This April 13, 2016 file photo shows the seal of the Central Intelligence Agency at CIA headquarters in Langley, Va. (Carolyn Kaster/AP)

The Trump administration is backing away from its plan to revisit using the CIA to imprison and interrogate terrorism suspects, according to a revised executive order on detention policy that has been shared with senior officials.

A new version of the order has stripped out provisions contained in a previous draft that called for top officials to evaluate whether the CIA should once again operate so-called “black site” prisons and have renewed authority to use coercive interrogation methods, according to a U.S. official and a second person who have been briefed on the matter.

The changes appear to reflect a retreat from a proposal that faced an immediate backlash from members of Congress and some officials in Trump’s administration when a draft of the order was publicly revealed last month.

A senior administration official said that document “was a transition draft” produced before Trump’s national security team was assembled, and that the document “was not under serious consideration by the Trump administration.” The official spoke on the condition of anonymity to discuss sensitive White House deliberations. A White House spokesperson declined to comment.

A new draft order under development “seems to have abandoned this idea of reopening the path to CIA black sites and changes to interrogation rules,” said a person who was briefed on the contents of the document. The new draft also does away with provisions that, if signed by Trump, would have revoked orders issued by Obama in 2009 dismantling the CIA program and its overseas prisons.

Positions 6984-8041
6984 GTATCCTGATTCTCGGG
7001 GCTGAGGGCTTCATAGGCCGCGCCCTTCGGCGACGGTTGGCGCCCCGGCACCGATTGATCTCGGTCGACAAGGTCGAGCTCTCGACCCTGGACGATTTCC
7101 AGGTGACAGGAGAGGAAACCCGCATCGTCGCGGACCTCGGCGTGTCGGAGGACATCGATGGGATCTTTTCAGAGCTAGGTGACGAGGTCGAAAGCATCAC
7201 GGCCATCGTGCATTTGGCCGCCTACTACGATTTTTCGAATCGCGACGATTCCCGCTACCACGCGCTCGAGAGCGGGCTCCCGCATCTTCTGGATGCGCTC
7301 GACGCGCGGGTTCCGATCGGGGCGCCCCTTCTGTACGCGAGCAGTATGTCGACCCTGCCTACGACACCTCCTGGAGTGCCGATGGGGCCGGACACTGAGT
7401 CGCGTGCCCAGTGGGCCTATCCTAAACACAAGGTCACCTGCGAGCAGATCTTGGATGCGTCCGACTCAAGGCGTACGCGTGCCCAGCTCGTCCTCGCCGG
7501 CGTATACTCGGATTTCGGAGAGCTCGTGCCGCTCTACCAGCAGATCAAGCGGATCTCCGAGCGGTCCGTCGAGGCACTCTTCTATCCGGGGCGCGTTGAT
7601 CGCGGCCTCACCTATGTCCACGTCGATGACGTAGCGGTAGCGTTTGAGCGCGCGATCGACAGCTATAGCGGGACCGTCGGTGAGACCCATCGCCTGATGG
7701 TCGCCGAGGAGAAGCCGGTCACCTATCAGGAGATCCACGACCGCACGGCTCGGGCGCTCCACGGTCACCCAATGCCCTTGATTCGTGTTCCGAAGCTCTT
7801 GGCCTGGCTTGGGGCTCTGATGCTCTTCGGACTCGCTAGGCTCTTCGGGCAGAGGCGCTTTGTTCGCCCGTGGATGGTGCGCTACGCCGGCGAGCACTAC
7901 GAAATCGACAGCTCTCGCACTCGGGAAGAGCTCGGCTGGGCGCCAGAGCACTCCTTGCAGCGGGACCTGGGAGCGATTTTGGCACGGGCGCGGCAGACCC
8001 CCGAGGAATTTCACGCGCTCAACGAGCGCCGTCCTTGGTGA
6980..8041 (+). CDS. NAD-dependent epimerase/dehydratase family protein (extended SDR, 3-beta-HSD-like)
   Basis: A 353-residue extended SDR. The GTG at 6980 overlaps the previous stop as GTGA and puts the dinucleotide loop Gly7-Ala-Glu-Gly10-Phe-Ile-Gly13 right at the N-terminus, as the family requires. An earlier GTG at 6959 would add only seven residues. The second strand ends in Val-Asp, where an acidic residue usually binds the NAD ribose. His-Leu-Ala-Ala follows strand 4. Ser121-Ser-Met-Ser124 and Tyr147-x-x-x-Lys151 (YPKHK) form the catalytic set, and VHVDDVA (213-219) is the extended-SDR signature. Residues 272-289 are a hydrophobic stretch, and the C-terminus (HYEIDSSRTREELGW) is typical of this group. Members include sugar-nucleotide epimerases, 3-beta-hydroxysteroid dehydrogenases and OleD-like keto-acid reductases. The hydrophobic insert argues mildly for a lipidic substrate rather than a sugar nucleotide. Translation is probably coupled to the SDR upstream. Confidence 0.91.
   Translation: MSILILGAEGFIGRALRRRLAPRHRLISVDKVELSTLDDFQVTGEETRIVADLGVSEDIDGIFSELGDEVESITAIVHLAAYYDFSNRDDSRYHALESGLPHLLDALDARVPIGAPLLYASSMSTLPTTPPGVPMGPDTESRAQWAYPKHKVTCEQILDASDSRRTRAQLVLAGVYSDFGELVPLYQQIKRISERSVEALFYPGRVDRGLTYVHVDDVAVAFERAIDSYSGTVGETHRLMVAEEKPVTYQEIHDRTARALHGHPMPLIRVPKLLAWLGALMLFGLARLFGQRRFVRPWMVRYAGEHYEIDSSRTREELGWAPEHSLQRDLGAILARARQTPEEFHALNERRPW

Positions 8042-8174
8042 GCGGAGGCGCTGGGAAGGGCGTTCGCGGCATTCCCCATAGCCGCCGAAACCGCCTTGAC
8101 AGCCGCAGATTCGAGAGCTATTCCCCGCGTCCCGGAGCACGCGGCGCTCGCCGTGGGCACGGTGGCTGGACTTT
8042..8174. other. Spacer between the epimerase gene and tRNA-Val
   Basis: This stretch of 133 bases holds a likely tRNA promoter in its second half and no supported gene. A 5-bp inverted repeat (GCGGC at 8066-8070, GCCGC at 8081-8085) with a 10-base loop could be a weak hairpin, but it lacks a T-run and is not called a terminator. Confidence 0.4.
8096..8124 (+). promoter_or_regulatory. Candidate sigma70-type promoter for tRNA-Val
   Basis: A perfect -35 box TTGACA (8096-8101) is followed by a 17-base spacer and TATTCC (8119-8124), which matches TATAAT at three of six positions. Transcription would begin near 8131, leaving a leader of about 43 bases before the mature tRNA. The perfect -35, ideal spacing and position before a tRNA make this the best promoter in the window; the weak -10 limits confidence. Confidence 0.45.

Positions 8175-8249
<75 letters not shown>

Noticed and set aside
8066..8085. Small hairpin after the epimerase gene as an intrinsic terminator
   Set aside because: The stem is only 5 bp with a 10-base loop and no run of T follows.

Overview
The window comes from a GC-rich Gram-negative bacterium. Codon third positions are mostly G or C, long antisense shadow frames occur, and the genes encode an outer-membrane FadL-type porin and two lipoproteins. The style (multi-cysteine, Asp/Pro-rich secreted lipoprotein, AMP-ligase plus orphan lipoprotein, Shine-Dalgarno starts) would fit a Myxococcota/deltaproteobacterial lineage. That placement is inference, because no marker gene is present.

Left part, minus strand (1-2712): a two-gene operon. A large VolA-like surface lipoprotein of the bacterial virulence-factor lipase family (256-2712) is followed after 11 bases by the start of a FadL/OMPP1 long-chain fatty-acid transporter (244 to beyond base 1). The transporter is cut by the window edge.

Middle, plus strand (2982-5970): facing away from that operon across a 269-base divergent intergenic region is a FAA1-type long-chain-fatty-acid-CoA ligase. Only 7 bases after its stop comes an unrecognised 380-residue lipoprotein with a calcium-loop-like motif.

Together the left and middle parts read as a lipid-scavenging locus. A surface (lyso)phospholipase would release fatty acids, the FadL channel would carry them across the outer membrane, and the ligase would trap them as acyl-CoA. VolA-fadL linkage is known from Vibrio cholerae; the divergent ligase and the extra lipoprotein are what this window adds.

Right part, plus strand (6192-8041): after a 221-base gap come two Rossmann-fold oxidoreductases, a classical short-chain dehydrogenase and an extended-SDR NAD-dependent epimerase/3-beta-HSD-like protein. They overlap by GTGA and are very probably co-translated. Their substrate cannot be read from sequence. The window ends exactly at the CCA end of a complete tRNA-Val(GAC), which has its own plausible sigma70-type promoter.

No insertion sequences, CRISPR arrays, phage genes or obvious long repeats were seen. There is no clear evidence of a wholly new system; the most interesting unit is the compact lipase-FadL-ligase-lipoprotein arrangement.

The development, first reported by the New York Times, is the latest in a series of conflicting signals from the administration on how it plans to approach the treatment of terrorism suspects captured by the United States in operations overseas.

The CIA on Thursday named an agency veteran with extensive ties to the prisons program as deputy director. After the Sept. 11 attacks, Gina Haspel ran a prison in Thailand where senior al-Qaeda operatives were subjected to waterboarding and other methods later denounced as torture. She was also involved in the decision to destroy videotapes of those interrogation sessions.

Trump recently declared that he believes torture is an effective tool for getting information but said he would defer to senior officials in his administration, including Secretary of Defense Jim Mattis and CIA Director Mike Pompeo, on detention and interrogation policy.

U.S. officials cautioned that the detention order is still under review and could undergo further change before it is presented to Trump for his signature. But human rights groups welcomed the new signal that the White House may not be pushing to revive one of the most controversial programs in CIA history.

“The big picture is that they seem to have heard and responded” to intense opposition from senior lawmakers, including Sen. John McCain (R-Ariz.) and officials in the administration including Pompeo and Secretary of Defense Jim Mattis, said Elisa Massimino, president and chief executive of Human Rights First.

The new draft appears to preserve some language from the previous document, including a provision that would allow for new prisoners to be detained at the U.S. detention facility at Guantanamo Bay, Cuba.